Jan. 11, 2019, 6 a.m.
In the rohe of Ngāi Takoto, whānau are keen to hold on to the knowledge and practice of gardening, not only as a way of increasing whānau sustainability and food security, but also as a feature of survival in the modern world, that is facing the impacts of climate change.
The Jones family from Maimaru in Awanui, Te Hiku, have been working the whenua for many generations. The work of planting and harvesting kūmara has always been a whānau activity allowing them to work and learn together across generations.
Growing kai has been guided by the maramataka, lunar phases, however, work still needed to be completed and food security was important. Like the advice of the kaumātua, it was guide to provide direction and still required problem solving on the part of those working in the garden.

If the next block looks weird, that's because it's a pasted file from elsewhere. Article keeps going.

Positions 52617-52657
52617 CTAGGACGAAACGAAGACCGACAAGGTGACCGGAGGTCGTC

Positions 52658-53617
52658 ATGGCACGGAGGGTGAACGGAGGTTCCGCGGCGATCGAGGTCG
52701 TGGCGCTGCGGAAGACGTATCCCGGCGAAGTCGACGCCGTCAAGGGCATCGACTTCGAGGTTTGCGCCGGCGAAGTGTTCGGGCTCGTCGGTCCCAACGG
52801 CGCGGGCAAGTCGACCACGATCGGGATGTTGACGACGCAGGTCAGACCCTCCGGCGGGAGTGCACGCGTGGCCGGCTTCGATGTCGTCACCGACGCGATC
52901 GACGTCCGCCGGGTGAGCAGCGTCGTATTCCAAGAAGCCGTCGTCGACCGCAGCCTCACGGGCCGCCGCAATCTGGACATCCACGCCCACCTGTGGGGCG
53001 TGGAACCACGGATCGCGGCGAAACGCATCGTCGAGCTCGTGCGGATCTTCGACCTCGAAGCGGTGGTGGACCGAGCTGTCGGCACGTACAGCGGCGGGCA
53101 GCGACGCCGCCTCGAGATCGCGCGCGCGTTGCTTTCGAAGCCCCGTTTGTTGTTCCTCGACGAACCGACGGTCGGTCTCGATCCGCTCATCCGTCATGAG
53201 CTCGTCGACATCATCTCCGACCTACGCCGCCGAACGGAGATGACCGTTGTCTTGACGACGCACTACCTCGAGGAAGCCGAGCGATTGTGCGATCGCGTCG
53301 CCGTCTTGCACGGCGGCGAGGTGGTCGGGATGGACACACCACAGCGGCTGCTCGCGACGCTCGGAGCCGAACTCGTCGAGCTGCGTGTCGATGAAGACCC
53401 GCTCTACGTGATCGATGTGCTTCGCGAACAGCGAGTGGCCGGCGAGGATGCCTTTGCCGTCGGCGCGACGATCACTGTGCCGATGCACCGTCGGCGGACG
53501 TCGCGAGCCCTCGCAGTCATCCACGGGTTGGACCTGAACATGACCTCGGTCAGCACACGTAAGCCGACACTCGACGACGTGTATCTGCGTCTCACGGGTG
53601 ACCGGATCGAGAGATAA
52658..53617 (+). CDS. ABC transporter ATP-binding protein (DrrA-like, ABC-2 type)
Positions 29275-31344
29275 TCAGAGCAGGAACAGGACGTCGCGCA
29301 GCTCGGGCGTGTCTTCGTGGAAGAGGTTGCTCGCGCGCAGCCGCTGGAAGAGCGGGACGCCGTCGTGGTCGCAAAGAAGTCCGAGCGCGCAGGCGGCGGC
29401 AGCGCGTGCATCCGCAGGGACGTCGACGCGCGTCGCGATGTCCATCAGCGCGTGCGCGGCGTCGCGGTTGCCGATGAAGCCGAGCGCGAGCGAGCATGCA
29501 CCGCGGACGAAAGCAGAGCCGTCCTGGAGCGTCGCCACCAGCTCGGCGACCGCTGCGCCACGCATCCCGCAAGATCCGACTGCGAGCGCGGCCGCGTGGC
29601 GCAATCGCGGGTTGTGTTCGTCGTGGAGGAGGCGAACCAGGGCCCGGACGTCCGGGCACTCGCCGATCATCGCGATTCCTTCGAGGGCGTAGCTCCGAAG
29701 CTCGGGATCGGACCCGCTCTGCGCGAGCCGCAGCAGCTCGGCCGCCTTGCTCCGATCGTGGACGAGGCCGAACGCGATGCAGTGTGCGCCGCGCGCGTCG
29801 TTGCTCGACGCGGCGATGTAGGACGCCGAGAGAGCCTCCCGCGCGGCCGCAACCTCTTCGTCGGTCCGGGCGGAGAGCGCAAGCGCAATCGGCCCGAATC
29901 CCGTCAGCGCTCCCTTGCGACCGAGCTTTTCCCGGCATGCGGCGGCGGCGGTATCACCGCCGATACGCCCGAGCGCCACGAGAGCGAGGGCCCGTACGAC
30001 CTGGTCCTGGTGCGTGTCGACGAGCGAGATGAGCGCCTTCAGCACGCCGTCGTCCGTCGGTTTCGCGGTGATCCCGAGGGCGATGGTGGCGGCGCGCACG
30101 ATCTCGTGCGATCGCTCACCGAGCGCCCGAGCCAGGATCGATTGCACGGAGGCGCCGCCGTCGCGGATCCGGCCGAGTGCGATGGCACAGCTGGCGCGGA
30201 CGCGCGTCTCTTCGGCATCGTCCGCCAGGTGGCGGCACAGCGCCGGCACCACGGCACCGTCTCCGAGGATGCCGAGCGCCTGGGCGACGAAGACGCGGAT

The kūmara has flourished in Aotearoa soil and especially in the climate of the Far North. Early Māori gardens and kūmara storage pits have left their mark on the landscape with Māori have grown gardens with great horticultural skill.
Te Hiku Media attended MozFest and visited the Universities of Oxford and Cambridge to talk about Māori voice recognition.
1 month, 4 weeks